Last week, the Department of Defense (DoD) Inspector General (IG) released a summary of a series of reports assessing how effectively the Pentagon tracks the performance of its contractors.
The DoD measures contractors’ past performance with performance assessment reports, or PARs, evaluations that provide a record—both positive and negative—of performance on a contract during a specific period of time. PARs are compiled in a database called the Contractor Performance Assessment Reporting System (CPARS) and are shared government-wide via the Past Performance Information Retrieval System (PPIRS) database.
PARs are incredibly important because without access to timely, accurate, and complete past performance information, the government risks awarding taxpayer money to non-responsible contractors, which is a violation of the law, or allowing performance deficiencies to fester. The former happened several years ago with the botched rollout of the HealthCare.gov website, a fiasco that might have been avoided had the Centers for Medicare and Medicaid Services more thoroughly researched the performance history of the contractor it put in charge of designing and testing the site. An example of the latter was recently discovered on a US Marshals Service contract to manage the Leavenworth Detention Center in Kansas. The Department of Justice IG found the Marshals Service was not entering past performance evaluations of the contractor into CPARS. As a result, safety and security problems at the maximum-security prison caused by understaffing persisted for almost a year.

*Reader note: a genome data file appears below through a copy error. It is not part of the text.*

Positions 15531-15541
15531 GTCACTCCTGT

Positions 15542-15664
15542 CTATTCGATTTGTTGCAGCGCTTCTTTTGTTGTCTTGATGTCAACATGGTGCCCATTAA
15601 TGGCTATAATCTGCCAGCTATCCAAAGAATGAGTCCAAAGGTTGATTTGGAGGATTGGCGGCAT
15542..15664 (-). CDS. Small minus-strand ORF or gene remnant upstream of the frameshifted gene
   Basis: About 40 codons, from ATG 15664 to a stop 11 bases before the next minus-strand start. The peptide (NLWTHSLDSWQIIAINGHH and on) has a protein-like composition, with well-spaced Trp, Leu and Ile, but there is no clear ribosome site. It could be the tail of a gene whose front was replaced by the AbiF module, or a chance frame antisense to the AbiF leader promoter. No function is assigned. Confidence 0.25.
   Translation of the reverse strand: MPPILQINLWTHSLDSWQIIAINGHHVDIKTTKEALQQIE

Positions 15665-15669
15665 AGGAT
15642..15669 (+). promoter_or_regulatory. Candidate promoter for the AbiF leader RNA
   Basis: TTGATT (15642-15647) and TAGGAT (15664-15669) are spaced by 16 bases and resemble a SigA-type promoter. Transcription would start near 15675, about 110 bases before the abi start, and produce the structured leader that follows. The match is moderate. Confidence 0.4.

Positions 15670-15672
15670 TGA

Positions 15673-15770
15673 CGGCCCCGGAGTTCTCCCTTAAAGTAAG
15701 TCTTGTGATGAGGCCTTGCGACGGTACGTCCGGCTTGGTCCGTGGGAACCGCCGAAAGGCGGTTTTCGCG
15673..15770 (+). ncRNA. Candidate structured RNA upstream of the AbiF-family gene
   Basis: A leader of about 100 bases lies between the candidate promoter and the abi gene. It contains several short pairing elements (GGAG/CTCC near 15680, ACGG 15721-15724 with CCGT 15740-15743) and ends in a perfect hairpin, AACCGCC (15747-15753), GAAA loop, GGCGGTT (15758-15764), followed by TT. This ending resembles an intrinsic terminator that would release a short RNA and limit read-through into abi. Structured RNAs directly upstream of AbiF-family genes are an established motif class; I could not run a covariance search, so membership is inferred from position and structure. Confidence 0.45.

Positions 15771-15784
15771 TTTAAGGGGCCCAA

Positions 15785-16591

The DoD IG audited 18 DoD divisions, including the main service branches—Navy, Air Force, and Army (POGO blogged about the IG’s report on the Army last year)—and the Defense Logistics Agency. The audit reviewed a total of 238 PARs on contracts worth a total of $18 billion.
The IG found the information reported in CPARS and PPIRS “was not consistently useful” because contracting officials did not always comply with requirements for evaluating contractor performance. Although the IG found DoD agencies are preparing more PARs in a timely manner than ever before (74 percent in fiscal year 2016, almost 20 percentage points higher than the previous year), more than a third of the 238 PARs were still late by an average of 73 days. The agencies seem to have a bigger problem with completeness: 84 percent of the PARs contained performance ratings, written narratives, or contract descriptions that fell short of past performance reporting requirements. For example, officials gave contractors an “exceptional” or “very good” rating for required evaluation factors without adequately explaining why the rating was justified, or sometimes even failed to provide a rating at all.
Finally, we would be remiss if we didn’t use this opportunity to reiterate our call for publicly releasing contractor past performance evaluations. Bits of past performance information occasionally turn up in judicial opinions and bid protest decisions, but the government has long resistedpublicly releasing this data on a regular basis in a centralized location. Public availability of contractor past performance records would incentivize responsible business conduct, which would protect the government’s and taxpayers’ interests in the long run.